Opens Fri., Aug. 26, at Varsity
If all you know about John Leguizamo is how manically funny he can be, you've got to see him seize the lead in Ecuadorian writer/director Sebastián Cordero's psycho-killer thriller. He never cracks a grin as the driven Manolo, a crusading, rabble-rousing investigative reporter for a Miami-based tabloid TV show, One Hour With the Truth, that's all the rage in Latin America. He's sort of like Geraldo Rivera, only instead of being a silly asshole poser, he's sincerely as obsessed with righting wrongs as he is with scribbling autographs and grabbing girls and glory.
In the completely gripping first scenes, a terrifying figure emerges dripping from primal waters and walks past a mysterious abandoned building that buzzes infernally with unseen flies. We find out he's Vinicio (Damián Alcázar), who's somehow mixed up in Manolo's top story: a serial rapist/torturer/murderer, "the Monster of Babahoya," who keeps dumping butchered children and eluding Ecuador's incompetent cops. Coincidentally, Vinicio drives up just after his latest victim's funeral while Manolo's crew is there to milk it for ratings. The victim's twin brother runs impulsively in front of Vinicio's car, is hit, and dies instantly. The kid's father, who's now lost one son to the Monster and another to Vinicio, pummels him, douses him with gas, and sets him on fire.
Manolo has never been happier! His ace producer (Leonor Watling) and cameraman (José Maria Yazpik) deftly craft the disaster they've stumbled upon into a tight little moral fable: an unfortunate driver lynched by a mob led by the bereaved dad as the cops impotently look on—until the people's hero Manolo muscles his way through the crowd, fights them off, and saves Vinicio.
In a Hollywood movie, the director would strew red herrings to make us suspect various characters of being the Monster of Babahoya. Cordero lets us know it's Vinicio from the get-go. The drama is a subtler one. To save himself from getting murdered by the grieving dad's sympathizers, Vinicio begs Manolo to spring him from prison in return for Vinicio's inside skinny on the Monster, whom he claims to have picked up hitchhiking. To prove he's not lying, he tips Manolo to a victim the cops don't know about yet. The film becomes a cat-and-mouse game, with Manolo and the Monster trying to out-manipulate each other as the cops breathe down the necks of both, and Manolo's boss, the show's blowhard news anchor (Alfred Molina, seen only on TV screens), pressures him to air the Vinicio's-a-blameless-lynching-victim story pronto, so he can fly off to do the Medellín cartel exclusive he deems the week's big story.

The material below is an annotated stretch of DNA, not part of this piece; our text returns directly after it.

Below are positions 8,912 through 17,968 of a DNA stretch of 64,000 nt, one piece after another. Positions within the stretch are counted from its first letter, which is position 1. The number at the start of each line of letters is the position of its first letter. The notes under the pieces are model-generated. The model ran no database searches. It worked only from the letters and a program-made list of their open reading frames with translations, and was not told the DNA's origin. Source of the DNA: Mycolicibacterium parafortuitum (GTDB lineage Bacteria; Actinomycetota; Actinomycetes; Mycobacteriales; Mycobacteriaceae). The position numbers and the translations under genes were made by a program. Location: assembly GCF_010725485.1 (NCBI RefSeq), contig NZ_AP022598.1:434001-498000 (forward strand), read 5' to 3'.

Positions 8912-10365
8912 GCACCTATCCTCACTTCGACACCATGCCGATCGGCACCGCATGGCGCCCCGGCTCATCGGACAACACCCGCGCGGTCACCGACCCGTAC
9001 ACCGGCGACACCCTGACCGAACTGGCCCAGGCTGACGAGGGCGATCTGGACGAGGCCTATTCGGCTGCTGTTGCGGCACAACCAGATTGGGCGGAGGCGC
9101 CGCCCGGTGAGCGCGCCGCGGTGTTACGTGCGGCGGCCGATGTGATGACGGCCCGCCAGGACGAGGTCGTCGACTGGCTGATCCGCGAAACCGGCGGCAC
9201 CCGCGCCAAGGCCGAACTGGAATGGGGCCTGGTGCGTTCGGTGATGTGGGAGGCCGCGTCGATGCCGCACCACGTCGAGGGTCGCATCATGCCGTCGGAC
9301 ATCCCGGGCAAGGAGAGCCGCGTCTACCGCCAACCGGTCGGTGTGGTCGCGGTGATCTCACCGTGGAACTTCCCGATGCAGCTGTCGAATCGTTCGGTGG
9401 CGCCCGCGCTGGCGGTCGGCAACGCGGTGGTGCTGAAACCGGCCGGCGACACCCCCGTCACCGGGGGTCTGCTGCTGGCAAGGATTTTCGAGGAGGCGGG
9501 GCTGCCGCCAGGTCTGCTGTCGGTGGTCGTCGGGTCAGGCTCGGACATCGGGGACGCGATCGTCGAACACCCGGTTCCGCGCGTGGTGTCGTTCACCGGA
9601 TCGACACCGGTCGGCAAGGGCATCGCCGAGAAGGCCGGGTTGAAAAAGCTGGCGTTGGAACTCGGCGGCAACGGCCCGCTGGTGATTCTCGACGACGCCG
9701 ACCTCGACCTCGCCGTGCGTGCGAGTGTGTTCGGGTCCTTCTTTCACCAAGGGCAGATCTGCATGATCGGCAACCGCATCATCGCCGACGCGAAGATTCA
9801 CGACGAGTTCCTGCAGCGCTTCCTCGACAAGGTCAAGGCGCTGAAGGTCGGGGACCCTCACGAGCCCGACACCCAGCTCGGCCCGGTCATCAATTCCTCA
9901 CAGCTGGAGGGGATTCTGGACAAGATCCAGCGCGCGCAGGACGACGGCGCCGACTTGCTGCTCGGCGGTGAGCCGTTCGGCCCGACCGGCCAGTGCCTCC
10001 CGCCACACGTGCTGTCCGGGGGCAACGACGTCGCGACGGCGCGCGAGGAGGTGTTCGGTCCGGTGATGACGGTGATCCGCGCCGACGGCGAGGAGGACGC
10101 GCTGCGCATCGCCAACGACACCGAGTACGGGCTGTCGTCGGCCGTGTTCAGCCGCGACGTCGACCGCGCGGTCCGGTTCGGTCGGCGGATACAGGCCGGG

Plotwise, it's a bumpy night. Manolo tries to coax a confession before it's too late, the cops harass the news team as it tries to nail down Vinicio's guilt, and subplots run around and aground, occasionally clumsily colliding. Even so, the tension is consistent, thanks to wonderful acting and a rich sense of place. Alcázar plays the most three- dimensional serial killer in some time—my, what kind eyes he's got! The news crew's cool swagger rings true, as does the remorse when the story gets away from them and they realize they're not such paragons after all. Leguizamo is equally convincing in both sides of his role. He's a hero with panache, and an antihero with plausible flaws. Hollywood, stop treating him like a clown—this man's a movie star. (NR) TIM APPELO
Funny Ha Ha
Runs Fri., Aug. 26–Thurs., Sept. 1, at Northwest Film Forum
Ask anyone: The four food groups of postcollegiate life are temping, dating, parties (where you bitch and moan about temping and try to find someone to date), and the use of the word "like" as an indeterminate part of speech. Andrew Bujalski's refreshing debut feature delivers plenty of each, but it's more than the sum of its parts. Shot on 16 mm during three brisk Boston weeks for what one can only imagine was pennies, Funny Ha Ha could be the year's most acute romantic comedy—and there's not a single professional actor in it.
Inspired by Mike Leigh, Bujalski crafted a screenplay with plenty of room for his friends to improvise their roles. Their performances absolutely nail the mixed-up emotions and awkwardness of being single in your mid-20s. (It helps that they're attractive without seeming, even for a moment, less than real—these are friends, not Friends.) At the center of the story is 24-year-old Marnie (Kate Dollenmayer), a gawky beauty who stumbles from temp job to temp job (and party to party) with only a semicertain sense of who she is. It's not much of a hook to hang a movie on, but Dollenmayer's performance is graceful enough—swanlike, almost—to make the film feel much less aimless than she and her slacker pals are. When her nerdy suitor, Mitchell (Bujalski), offers to buy her a drink, Marnie has just the right nervous note in her voice: "I'm the opposite of parched."